Within the sport of rugby league, there exists a perceived shortage of talent in playmaking positions. In Australia, an academy dedicated to the development of playmaking skills has recently been established. Although the precise skills targeted by the academy for development are yet to be determined, decision making is presumed to be integral. The current research used the naturalistic decision-making paradigm to inform training initiatives by investigating the decision processes engaged by rugby league playmakers. The research explored whether players of varying ability could be differentiated in relation to a key decision process, cue use. Rugby league playmakers were interviewed using a novel variation of cognitive task analysis, which used both retrospective (i.e., recalled game) and prospective (i.e., unfamiliar rugby league scenario) means. The sample comprised 10 participants: six professional and four semiprofessional rugby league players. From a content analysis, a concept map, cognitive demands tables, and a critical cue inventory were produced. Results indicated that professional players demonstrated greater cue discrimination, assigned different meaning to the cues, and processed cues in a different manner compared with their semiprofessional counterparts. The results offer insights for future training applications in the domain and raise important questions regarding the utility of critical cue inventories in training.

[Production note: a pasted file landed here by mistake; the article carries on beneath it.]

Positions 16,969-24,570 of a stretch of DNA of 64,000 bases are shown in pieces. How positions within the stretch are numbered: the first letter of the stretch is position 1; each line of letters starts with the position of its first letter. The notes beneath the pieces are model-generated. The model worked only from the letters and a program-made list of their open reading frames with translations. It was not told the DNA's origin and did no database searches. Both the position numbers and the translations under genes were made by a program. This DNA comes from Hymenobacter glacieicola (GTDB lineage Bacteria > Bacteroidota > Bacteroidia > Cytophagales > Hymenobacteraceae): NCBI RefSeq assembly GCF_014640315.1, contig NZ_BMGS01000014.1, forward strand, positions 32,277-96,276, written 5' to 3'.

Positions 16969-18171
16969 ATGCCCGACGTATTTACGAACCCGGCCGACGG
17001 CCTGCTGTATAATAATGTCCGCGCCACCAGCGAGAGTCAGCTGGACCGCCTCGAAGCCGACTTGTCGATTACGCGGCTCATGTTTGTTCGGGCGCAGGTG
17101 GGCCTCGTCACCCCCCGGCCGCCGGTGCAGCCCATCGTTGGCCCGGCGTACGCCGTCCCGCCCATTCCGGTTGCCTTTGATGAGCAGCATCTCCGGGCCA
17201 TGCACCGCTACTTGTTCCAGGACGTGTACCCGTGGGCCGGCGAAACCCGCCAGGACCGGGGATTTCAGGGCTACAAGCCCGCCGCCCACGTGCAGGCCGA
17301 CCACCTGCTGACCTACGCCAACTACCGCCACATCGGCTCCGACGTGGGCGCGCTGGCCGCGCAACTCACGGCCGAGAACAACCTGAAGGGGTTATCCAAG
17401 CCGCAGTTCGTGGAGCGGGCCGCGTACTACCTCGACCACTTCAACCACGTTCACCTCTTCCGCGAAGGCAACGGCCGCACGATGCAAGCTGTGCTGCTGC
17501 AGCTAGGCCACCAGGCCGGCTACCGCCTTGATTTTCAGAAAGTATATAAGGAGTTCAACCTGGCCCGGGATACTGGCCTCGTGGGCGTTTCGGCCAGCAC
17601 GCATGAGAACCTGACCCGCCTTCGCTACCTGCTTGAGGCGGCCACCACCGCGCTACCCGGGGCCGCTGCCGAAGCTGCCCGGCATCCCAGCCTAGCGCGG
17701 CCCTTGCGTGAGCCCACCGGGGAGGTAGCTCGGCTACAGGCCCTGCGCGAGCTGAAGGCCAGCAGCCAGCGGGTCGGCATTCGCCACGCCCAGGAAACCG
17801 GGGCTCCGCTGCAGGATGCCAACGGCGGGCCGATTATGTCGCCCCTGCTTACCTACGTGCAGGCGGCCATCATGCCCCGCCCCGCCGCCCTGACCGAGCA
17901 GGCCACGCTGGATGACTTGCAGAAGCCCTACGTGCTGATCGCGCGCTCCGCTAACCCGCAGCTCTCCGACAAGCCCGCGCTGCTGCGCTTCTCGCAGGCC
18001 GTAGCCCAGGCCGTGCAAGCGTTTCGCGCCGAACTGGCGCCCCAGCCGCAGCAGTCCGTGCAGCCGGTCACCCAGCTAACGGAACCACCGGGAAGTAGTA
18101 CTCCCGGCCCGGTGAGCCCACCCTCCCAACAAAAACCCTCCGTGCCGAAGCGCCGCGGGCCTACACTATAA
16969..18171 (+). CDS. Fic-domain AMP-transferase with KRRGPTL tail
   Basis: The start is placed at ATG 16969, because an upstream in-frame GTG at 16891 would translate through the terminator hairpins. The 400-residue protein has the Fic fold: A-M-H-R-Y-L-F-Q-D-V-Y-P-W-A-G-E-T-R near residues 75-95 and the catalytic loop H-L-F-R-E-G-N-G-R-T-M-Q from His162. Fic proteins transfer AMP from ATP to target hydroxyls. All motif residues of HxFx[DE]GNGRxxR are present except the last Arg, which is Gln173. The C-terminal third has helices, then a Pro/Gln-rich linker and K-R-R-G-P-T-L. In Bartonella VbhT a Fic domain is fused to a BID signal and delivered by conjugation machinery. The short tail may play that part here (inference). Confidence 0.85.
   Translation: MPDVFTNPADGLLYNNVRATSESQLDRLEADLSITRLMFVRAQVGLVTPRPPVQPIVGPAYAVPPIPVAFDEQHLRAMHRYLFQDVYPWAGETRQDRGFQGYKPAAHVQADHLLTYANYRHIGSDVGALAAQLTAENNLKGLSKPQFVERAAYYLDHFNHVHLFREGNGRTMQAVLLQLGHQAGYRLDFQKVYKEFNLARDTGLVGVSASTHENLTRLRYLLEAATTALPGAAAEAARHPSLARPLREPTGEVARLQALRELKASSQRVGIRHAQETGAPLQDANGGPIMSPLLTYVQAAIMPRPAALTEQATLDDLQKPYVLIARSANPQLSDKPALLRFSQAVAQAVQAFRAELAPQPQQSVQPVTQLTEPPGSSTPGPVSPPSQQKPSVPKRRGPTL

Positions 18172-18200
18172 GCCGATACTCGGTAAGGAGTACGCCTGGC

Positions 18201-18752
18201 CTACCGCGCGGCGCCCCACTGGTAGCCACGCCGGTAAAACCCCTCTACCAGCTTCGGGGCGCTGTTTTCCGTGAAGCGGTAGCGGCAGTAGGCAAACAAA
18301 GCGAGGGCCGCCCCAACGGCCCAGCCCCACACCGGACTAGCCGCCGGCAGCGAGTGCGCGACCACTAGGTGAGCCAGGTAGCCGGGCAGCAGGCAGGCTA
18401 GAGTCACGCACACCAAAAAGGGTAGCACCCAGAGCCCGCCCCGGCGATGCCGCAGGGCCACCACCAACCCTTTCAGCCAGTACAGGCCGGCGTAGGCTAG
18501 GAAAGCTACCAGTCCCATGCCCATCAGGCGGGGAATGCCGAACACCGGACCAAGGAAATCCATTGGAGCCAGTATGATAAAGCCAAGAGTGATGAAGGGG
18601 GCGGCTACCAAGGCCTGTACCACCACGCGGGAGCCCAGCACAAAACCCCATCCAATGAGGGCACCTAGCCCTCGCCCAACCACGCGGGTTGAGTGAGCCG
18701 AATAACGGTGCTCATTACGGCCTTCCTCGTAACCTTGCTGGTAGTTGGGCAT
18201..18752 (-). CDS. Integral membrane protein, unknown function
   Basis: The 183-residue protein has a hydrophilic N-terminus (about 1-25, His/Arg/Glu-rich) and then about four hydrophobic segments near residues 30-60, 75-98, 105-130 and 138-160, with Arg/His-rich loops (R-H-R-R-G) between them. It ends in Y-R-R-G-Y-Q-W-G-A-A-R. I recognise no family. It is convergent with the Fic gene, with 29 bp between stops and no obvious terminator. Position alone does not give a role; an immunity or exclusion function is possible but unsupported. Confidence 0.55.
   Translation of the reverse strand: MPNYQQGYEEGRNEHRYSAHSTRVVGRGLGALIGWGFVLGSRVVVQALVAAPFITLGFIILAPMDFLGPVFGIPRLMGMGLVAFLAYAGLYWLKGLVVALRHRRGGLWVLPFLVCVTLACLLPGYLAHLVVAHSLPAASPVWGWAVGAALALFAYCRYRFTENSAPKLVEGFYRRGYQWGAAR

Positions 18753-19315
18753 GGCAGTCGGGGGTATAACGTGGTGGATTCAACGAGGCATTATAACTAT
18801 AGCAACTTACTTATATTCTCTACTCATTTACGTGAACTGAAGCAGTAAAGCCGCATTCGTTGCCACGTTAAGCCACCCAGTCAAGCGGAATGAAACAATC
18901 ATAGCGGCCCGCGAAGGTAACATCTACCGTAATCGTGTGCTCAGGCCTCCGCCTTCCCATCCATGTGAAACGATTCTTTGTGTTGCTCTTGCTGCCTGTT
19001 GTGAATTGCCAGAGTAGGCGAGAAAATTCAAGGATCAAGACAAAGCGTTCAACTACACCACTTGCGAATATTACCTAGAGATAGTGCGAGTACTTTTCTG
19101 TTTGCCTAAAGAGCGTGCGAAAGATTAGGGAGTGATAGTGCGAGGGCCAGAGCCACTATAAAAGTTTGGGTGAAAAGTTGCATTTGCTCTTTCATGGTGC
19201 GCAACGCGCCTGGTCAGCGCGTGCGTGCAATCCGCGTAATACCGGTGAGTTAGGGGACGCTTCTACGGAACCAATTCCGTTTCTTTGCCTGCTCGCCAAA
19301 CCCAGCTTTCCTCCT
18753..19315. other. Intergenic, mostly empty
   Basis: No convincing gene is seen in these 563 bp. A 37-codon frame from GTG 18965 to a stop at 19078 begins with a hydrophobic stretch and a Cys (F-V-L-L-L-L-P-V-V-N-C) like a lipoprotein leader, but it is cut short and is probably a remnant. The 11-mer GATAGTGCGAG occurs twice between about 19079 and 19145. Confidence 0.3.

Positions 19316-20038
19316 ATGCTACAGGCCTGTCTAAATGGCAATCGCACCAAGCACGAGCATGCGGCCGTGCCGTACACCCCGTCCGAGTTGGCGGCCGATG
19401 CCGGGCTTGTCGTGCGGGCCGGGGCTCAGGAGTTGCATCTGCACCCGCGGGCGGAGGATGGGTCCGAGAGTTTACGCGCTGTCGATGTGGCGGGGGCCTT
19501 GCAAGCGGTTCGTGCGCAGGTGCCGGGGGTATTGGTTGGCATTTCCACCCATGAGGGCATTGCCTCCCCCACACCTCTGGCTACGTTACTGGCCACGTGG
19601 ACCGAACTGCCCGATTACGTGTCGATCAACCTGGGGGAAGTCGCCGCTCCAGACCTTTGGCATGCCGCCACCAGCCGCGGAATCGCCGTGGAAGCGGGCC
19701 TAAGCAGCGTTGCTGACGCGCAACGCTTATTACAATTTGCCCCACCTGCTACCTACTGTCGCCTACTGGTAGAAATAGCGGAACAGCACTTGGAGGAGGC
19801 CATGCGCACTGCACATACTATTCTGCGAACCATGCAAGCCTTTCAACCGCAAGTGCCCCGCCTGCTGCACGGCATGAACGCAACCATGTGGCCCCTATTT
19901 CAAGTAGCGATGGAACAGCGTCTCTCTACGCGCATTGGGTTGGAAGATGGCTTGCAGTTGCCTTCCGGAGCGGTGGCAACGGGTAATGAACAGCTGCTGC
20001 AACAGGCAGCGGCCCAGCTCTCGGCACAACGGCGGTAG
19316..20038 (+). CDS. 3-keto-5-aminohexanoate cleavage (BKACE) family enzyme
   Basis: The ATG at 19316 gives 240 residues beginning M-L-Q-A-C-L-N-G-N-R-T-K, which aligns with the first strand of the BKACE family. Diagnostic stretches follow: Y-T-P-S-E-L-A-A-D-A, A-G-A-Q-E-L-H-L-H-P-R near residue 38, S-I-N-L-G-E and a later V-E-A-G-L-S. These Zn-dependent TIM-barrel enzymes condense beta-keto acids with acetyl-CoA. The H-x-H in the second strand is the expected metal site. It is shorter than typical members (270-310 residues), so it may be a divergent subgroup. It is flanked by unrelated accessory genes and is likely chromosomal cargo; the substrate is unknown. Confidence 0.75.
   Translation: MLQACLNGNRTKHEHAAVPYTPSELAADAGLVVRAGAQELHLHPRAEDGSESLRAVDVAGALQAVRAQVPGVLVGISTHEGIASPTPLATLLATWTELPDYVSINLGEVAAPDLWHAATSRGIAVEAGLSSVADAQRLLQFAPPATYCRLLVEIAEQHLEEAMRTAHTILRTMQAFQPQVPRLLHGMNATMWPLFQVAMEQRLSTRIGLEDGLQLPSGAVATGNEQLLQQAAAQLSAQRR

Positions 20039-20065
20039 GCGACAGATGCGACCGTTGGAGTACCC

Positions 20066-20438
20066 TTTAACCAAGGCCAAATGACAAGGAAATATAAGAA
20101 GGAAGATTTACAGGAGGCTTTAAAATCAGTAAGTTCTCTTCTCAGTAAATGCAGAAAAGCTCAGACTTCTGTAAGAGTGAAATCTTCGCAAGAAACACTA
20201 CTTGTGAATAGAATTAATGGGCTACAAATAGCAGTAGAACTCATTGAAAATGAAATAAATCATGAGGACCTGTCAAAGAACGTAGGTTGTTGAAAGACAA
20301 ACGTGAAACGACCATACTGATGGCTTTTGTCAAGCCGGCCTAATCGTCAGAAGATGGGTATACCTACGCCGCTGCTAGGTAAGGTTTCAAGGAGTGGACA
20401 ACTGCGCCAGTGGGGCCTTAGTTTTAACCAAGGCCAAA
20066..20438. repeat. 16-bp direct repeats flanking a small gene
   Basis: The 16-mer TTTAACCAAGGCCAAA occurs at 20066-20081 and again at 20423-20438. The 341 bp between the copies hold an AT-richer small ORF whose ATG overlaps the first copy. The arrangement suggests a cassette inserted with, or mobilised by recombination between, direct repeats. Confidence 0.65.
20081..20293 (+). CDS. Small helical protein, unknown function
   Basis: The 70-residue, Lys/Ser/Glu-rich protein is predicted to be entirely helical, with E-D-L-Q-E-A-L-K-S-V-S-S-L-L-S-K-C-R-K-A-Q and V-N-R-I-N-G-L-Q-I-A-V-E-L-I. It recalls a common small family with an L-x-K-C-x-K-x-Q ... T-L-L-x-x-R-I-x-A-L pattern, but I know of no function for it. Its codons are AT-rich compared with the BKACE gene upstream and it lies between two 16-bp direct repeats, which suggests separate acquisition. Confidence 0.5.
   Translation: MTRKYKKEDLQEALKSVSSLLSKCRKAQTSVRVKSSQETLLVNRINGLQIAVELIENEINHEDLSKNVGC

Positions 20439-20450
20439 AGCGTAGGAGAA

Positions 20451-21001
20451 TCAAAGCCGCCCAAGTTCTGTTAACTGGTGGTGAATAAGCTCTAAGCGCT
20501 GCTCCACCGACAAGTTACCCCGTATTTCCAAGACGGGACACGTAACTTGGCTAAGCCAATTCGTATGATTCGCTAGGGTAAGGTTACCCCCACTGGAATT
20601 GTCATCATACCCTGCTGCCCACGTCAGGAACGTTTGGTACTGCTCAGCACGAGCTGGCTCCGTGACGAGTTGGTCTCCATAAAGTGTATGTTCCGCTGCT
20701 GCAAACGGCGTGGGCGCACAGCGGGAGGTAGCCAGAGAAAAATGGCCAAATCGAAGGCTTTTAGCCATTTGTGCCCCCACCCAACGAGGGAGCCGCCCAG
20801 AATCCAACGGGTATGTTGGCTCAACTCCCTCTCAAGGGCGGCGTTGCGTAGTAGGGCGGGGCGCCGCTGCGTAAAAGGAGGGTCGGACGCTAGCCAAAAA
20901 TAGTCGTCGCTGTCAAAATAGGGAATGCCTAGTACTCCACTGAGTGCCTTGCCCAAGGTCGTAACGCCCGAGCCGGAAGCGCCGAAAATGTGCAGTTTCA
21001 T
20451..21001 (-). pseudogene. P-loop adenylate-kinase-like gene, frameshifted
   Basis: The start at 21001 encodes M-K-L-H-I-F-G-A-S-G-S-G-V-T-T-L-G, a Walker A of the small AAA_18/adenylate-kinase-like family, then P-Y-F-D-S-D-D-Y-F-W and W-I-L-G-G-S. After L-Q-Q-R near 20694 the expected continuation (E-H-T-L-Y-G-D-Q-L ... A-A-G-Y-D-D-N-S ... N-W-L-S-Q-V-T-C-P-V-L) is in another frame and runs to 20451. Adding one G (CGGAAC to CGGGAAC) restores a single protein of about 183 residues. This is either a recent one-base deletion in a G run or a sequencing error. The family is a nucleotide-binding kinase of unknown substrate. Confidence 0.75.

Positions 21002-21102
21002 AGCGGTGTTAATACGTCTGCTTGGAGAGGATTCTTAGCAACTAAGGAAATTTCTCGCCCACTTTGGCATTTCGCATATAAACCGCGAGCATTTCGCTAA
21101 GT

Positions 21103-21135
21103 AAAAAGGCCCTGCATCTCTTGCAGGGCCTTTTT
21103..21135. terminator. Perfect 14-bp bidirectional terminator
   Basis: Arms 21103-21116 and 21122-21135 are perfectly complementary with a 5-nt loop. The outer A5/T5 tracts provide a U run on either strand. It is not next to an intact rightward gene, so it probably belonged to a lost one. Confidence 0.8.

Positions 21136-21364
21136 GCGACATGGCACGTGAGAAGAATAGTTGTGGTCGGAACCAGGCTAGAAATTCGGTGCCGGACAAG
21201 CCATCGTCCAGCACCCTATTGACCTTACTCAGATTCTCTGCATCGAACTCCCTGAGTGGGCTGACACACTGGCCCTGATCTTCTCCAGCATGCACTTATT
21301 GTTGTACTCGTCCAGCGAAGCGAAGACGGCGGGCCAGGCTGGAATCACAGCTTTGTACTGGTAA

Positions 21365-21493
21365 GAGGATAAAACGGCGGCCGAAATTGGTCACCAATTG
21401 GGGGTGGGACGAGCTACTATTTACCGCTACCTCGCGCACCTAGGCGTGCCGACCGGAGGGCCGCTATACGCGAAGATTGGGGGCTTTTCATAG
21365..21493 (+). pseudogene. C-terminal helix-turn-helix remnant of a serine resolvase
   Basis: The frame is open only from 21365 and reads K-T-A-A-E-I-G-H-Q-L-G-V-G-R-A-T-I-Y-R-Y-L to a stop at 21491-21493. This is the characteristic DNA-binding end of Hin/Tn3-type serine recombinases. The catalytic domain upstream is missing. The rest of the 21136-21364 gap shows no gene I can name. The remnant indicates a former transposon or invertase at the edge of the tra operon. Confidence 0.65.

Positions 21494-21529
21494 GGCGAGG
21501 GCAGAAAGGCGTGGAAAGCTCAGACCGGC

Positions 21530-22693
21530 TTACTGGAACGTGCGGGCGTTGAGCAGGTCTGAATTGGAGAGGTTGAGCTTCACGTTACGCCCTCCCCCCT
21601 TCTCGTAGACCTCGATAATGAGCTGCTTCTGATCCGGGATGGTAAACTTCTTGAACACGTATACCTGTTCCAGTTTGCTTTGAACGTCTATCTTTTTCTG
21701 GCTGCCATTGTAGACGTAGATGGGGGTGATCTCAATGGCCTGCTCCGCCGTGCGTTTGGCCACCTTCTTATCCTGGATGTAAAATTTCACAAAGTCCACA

|Number of pages||20|
|Journal||Journal of Cognitive Engineering and Decision Making|
|Early online date||29 Aug 2016|
|Publication status||Published - 01 Dec 2016|
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Best Journal of Cognitive Engineering and Decision Making article
Johnston, David (Recipient) & Morrison, Ben (Recipient), 2016
Prize: Award › External award